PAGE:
Who says Akans and Christians don’t have a soft spot for moslem presidential candidates?

NPP Flag 610x375 New Patriotic Party (NPP) flag

Tue, 25 Apr 2023 Source: Kwaku Badu

I have been compelled to wade into the ongoing needless religion and ethnicity gimmicks surrounding the impending NPP’s flagberership race.

It is preposterous and incoherent for any person or group of persons to venture to assert somewhat impetuously that religion and ethnicity are only the determining factors in winning elections in Ghana.

I have had the opportunity to listen and read the views of some opinion formers who are asserting somewhat ridiculously that Christians, and more so, Akans, are unlikely to support a Moslem presidential candidate.

I do not want to accept such an isolated thinker’s view as it appears extremely dangerous and out of touch with reality on the ground.

If that were to be the case, why did the same Akans and Christians refuse to support their own and rather throw their support previously behind the ‘Northerner’ Dr. Hilla Limann of blessed memory in 1979?

If indeed religion and ethnicity are the determining factors in deciding elections in Ghana, what then made the majority of Akans and Christians help John Dramani Mahama, a northerner, and someone with moslem connections, to win power in 2012 over and indigenous Akan, and a known Christian, Nana Akufo-Addo?

Let us also remind the religion and ethnicity exponents that Jerry John Rawlings of blessed memory was a bona fide Ewe but received unfailing support from Akans.

More so, if Akans and Christians are indeed not keen on a Moslem leader, why did the same people throw their support behind Akufo-Addo for choosing a Moslem running mate in four consecutive general elections?

With all due respect, this write-up is not intended to support any potential candidate, far from it.

But I have rather been pushed to chip in to confute the misconception being created by the so-called spokespersons of the alleged intolerant Akans and Christians.

It is also worth mentioning that no less a person than former President John Dramani Mahama has been expressing ethnocentric sentiments on his travels across the length and breadth of the country.

If you would recall, a few years ago, a number of prominent Ghanaians and civil society groups, including the then Chairman of Peace Council, Professor Emmanuel Asante and the Media Foundation for West Africa (MFWA) admonished President John Dramani Mahama to refrain from making comments deemed ethnocentric against the NPP and its 2016 running mate, Dr. Mahamudu Bawumia.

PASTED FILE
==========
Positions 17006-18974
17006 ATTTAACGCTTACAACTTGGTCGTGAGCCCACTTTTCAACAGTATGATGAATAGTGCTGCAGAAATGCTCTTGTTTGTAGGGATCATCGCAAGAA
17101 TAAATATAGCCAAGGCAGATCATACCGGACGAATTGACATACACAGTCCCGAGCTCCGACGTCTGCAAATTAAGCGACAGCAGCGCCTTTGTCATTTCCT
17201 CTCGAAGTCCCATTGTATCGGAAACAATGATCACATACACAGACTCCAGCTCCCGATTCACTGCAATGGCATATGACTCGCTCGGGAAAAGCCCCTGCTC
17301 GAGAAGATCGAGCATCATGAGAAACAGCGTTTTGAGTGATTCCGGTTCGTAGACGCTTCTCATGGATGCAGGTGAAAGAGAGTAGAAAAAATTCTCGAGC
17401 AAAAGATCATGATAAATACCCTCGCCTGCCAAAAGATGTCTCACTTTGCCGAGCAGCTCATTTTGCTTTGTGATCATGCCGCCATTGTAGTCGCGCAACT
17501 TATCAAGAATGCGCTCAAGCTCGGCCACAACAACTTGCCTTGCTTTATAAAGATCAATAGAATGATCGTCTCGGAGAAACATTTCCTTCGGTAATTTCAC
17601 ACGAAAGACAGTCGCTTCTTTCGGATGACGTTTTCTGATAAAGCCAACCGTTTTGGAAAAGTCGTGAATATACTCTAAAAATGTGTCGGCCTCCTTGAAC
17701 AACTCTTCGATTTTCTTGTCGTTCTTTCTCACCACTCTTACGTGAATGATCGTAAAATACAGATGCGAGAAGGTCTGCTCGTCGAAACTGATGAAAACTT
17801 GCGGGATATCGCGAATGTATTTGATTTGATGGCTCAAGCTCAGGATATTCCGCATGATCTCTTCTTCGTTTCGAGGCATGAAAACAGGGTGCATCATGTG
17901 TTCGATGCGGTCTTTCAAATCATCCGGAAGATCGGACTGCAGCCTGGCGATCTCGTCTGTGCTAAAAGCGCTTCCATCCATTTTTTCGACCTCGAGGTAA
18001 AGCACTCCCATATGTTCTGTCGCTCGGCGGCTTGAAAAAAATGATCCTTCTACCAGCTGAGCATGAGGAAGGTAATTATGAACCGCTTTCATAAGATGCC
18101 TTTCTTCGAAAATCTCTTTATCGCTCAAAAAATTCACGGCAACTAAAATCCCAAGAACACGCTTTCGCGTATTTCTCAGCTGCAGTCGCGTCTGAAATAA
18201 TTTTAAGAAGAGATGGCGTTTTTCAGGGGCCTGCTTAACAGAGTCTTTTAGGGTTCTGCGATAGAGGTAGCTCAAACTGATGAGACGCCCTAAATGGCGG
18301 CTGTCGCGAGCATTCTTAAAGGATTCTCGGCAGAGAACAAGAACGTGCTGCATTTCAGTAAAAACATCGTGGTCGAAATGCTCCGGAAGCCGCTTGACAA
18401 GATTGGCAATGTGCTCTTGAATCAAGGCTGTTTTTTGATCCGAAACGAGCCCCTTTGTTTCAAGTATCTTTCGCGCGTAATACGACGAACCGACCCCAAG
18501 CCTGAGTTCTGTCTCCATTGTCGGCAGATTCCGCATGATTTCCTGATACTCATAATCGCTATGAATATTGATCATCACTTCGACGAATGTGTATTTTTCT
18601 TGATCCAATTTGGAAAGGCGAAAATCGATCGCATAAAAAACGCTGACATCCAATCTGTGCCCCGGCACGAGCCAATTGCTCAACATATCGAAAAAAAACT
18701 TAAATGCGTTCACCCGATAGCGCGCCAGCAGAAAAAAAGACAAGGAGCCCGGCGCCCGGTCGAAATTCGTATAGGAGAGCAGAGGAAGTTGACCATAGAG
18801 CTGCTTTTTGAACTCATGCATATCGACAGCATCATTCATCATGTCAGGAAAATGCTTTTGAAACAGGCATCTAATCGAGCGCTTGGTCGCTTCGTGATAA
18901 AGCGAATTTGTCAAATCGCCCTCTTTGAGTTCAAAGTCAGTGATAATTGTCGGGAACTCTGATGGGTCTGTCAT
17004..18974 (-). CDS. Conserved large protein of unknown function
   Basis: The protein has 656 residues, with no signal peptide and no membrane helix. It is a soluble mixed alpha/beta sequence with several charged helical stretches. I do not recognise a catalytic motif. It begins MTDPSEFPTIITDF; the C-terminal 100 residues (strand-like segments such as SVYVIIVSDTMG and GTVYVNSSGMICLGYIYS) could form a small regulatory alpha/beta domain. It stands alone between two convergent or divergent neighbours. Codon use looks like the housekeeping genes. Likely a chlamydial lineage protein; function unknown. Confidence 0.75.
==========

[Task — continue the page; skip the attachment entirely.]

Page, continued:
Former President Mahama while campaigning at Lawra in the Upper West Region during the 2016 electioneering campaign, was quoted as saying: “The NPP will not allow Dr. Bawumia to be their flagbearer because the party is largely not in support of northerners taking up such positions” (cityfmonline.com/ghanaweb.com, 21/11/2016).

Ex-President Mahama continued: “Sometimes I feel sad when I see some of our northern brothers running and also doing this. They will use you and dump you. “Let anything happen today and let our brother Bawumia say he is standing for president in NPP. They will never give it to him I can assure you”.

The fact that the politicians and their teeming supporters are desperately seeking power does not in any way give them an audacity to engage in tribal incitements as means to score cheap political advantage.

We must not lose sight of the fact that most wars, crimes and genocides which were perpetrated against humanity were arguably expedited through the use of hate speech aimed at securing popular support for illegal and violent action.

We cannot lose sight of the fact that electoral tensions before, during and after elections had culminated in conflicts in countries such as Ivory Coast, Kenya, and Zimbabwe, amongst others.

Suffice it to stress that the conflicts in those countries did not happen overnight; the perpetrators started the process gradually. They wanted to win power at all costs.

In ending, I would entreat all discerning political party followers to desist from ethnocentric gimmicks and instead sell the sterling qualities of their preferred candidate.

May God Bless our homeland Ghana!

Columnist: Kwaku Badu